ADAM SYLVESTER / SCIENCE PHOTO LIBRARY ADAM SYLVESTER / SCIENCE PHOTO LIBRARY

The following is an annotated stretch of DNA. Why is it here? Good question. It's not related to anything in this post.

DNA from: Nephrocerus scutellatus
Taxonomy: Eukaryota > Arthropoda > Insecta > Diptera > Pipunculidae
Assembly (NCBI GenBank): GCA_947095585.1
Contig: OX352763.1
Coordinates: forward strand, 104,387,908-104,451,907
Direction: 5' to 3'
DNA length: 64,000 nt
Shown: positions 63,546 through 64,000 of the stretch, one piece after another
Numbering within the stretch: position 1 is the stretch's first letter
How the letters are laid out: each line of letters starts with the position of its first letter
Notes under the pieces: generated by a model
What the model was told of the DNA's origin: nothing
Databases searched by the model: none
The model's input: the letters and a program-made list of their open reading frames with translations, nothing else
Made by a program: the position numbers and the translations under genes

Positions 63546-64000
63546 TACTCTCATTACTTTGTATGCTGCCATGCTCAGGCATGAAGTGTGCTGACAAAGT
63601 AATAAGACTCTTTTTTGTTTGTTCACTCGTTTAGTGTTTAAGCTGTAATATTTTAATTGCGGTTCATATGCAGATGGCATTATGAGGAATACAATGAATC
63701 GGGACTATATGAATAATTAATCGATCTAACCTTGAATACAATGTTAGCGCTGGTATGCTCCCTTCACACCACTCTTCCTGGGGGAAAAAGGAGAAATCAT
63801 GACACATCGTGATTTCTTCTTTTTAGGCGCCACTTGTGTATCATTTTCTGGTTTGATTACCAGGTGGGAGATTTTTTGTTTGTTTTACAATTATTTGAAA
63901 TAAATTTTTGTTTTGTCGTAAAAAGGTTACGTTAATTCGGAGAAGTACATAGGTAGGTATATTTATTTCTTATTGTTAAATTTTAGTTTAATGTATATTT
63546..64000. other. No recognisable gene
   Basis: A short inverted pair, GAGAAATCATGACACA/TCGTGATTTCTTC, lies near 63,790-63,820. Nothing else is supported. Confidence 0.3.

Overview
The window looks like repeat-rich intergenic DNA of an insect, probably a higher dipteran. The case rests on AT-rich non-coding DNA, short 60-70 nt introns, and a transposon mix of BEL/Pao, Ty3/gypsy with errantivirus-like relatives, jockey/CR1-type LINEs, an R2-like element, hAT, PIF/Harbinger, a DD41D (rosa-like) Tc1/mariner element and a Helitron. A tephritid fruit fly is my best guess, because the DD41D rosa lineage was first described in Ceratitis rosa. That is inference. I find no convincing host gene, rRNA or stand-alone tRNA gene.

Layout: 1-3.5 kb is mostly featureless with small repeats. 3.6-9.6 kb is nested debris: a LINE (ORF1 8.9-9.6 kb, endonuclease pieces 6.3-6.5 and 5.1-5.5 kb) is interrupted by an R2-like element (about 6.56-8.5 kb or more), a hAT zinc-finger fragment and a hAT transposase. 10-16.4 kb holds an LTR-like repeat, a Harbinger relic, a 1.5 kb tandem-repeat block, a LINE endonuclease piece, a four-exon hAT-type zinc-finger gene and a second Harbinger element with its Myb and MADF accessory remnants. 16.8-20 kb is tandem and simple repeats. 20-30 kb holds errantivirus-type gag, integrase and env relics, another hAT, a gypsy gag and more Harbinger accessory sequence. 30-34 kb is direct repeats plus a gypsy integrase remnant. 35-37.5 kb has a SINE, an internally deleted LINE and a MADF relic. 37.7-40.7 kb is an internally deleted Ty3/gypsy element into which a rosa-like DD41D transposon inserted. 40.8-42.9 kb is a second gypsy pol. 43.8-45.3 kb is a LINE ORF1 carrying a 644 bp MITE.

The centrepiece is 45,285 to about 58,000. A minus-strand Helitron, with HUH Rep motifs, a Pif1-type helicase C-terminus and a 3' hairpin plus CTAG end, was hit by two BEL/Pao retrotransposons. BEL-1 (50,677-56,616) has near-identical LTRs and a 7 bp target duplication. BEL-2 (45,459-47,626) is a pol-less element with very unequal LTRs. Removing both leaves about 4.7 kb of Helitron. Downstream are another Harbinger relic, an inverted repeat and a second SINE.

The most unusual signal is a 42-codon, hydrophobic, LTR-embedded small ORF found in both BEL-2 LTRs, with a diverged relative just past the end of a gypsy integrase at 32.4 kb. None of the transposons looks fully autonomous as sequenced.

Trepanned skull in the archaeological museum in Amman Citadel, Amman, Jordan. The Amman Citadel is a national historic site at the centre of downtown Amman, Jordan. Known in Arabic as Jabal al-Qal'a, the L-shaped hill is one of the seven jabals that originally made up Amman. Evidence of occupation since the pottery Neolithic period has been found, making it among the world's oldest continuously inhabited places. Trepanning is a surgical intervention in which a hole is drilled or scraped into the human skull, exposing the dura mater to treat health problems related to intracranial diseases. Cave paintings indicate that people believed the practice would cure epileptic seizures, migraines, mental disorders and the bone that was trepanned was kept as a charm to keep evil spirits away.
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